Death Comes
by Sue Hallgarth

Arbor Farm Press, 2017. ISBN 978-0-985-52004-5.
Reviewed by Pat Bean
Posted on 01/14/2018

Fiction: Mystery

Sue Hallgarth's Death Comes is a multi-faceted read, full of place, interesting characters, and historical facts, with a dash of mystery to tie it all together.

The place is Taos, New Mexico, which sits in the heart of the Sangre de Cristo Mountains. It is a town and area I passed through many times while driving back and forth between Texas, where family lived, and Utah, where I lived and worked for 25 years. A visit to this Northern New Mexico location meant taking the long way around to get where I was going, but I always found the scenery worth the extra miles.

The author's use of the setting in her book brought back many good memories for me. I thought she captured the heart of this landscape as well as any travel writer.

While Hallgarth's story is fiction, the characters in her book are real people. They include Pulitzer Prize winning author Willa Cather, and her life partner Edith Lewis. The book takes place in 1926 when the two women actually visited Taos—Cather to work on her novel, Death Comes to the Archbishop, and Lewis to paint the bold scenery in watercolor. Taos was also visited during the 1920s by D. H. Lawrence, author of the infamous Lady Chatterley's Lover, and his name frequently is mentioned in Death Comes.

Reading the book often felt like reading a history book about both Taos and the characters, who also included Mable Dodge Luhan, a wealthy patron of the arts who supported Taos art endeavors. Her home in Taos, which today is a historic inn and conference center catering to the artistic community, was where Hallgarth's characters gathered. While I was familiar with Cather and Lawrence, I was not familiar with Luhan. My curiosity led me to some research about this interesting woman, which I considered a plus for Hallgarth's writing.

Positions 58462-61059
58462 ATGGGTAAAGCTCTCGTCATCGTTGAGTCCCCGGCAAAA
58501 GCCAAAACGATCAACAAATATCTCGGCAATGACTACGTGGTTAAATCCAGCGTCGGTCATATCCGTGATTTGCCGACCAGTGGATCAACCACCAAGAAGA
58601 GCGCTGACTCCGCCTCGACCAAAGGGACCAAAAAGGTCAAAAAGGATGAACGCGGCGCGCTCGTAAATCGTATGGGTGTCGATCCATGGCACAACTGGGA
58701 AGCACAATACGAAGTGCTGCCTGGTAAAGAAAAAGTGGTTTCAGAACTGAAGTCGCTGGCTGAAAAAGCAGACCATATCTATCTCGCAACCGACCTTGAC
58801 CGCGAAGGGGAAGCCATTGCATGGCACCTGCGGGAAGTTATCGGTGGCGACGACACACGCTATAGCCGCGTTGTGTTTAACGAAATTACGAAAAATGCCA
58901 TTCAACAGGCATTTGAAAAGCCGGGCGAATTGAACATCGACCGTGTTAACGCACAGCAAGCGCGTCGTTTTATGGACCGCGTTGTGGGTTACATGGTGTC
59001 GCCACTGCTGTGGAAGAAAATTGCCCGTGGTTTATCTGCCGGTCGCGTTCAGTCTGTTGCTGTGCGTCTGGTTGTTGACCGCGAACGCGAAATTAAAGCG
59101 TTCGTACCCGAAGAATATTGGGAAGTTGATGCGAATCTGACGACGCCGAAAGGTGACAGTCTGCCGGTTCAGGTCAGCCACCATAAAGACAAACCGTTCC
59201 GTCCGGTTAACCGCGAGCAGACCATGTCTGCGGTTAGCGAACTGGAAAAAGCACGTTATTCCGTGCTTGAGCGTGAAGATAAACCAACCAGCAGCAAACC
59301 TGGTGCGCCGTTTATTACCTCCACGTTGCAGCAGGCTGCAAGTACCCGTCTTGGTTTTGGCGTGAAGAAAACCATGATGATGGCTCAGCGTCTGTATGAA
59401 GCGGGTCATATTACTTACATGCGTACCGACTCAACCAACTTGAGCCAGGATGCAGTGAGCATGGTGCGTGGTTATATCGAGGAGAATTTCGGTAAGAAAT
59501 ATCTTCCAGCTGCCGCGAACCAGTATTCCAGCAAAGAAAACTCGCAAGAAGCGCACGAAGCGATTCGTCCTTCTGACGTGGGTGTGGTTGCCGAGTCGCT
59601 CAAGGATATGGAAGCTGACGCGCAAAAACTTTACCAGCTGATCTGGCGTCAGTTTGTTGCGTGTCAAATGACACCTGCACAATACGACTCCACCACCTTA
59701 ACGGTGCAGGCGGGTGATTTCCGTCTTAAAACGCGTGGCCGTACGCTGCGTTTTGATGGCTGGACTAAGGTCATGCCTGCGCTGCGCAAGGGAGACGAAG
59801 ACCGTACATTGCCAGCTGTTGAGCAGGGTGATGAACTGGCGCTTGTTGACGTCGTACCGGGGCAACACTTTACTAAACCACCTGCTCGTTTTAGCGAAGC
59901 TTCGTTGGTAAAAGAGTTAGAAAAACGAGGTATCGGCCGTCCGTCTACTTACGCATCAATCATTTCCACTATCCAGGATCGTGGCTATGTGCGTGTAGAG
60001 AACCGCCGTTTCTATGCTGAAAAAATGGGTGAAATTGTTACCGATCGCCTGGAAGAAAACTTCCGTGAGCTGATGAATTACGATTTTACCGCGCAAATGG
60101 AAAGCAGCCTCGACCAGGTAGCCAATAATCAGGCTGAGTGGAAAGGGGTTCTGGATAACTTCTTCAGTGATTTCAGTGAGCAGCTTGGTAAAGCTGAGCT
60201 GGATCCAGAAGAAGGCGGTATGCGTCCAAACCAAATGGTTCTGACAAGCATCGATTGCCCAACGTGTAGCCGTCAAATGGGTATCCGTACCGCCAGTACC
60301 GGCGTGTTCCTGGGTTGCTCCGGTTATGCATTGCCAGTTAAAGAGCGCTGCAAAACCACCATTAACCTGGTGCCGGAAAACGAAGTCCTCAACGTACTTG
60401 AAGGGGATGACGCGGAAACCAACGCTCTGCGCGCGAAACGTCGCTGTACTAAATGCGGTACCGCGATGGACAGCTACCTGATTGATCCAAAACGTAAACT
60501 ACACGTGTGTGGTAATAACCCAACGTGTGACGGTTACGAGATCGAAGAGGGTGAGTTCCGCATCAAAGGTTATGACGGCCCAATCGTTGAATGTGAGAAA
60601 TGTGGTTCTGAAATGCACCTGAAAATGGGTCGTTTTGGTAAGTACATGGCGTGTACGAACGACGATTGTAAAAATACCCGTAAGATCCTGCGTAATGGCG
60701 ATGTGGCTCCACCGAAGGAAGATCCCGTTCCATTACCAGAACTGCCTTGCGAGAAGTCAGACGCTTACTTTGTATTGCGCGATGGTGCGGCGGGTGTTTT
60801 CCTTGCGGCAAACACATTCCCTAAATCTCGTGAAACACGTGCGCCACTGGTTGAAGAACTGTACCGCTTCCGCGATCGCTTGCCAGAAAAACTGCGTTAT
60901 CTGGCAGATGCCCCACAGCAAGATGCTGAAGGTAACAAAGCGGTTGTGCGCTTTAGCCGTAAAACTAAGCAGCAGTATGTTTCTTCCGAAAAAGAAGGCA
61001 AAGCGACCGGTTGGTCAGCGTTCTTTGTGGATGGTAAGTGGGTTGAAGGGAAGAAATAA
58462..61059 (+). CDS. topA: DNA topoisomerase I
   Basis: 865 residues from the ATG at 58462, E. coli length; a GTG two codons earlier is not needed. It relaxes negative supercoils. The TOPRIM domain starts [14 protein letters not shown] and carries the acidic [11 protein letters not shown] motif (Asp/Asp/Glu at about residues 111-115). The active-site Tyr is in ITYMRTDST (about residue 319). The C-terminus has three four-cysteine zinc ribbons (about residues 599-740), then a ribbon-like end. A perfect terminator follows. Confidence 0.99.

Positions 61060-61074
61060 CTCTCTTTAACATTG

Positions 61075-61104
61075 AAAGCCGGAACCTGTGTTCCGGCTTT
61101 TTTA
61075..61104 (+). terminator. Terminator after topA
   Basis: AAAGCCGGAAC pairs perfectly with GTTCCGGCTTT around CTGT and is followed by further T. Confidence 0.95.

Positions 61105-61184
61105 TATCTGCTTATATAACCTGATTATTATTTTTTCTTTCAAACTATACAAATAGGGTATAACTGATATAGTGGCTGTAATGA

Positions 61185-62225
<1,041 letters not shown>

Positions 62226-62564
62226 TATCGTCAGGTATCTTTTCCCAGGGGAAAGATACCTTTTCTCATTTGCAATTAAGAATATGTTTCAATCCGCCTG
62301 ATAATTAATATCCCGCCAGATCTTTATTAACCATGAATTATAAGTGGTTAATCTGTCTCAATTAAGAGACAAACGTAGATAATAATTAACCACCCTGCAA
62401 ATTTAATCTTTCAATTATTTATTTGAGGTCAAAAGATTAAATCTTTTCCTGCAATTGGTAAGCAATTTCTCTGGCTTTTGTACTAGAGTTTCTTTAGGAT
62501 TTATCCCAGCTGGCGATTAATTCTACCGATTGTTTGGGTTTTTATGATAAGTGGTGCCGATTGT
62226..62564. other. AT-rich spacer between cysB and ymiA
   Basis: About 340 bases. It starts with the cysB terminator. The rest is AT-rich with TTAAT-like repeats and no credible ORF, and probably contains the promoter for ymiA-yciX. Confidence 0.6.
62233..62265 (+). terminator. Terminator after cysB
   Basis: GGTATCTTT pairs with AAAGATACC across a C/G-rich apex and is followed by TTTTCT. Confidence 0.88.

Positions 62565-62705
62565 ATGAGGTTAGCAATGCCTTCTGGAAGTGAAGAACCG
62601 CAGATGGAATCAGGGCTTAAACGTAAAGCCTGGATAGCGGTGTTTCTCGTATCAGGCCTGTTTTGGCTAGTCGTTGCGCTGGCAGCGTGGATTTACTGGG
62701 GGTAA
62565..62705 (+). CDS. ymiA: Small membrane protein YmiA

Where Death Comes involves the discovery of the bodies of three Mexican women, whose murders the local sheriff is not eager to solve. This lack of interest was not to be tolerated by Cather and Lewis, and solving the mystery of who murdered the women is the book's plot.

Death Comes (the title is a glance at Cather's novel, Death Comes to the Archbishop) is the second Cather and Lewis book written by Hallgarth. The first book is On the Rocks, and covers the period when Cather was writing Shadows on the Rock. They're not your typical mysteries—and I enjoyed Death Comes so much that On the Rocks has now been added to my reading list.

Sue Hallgarth is a novelist and Willa Cather and Edith Lewis scholar. A former faculty member and administrator at Empire State College/State University of New York and William Woods University, she held a fellowship (1994-1995) from the American Council of Learned Societies to work on a biography of Willa Cather, and she was a visiting fellow at Princeton University and Rutgers University. From 1987-1996 she also served as a writing consultant and editor for the National Council for Research on Women.

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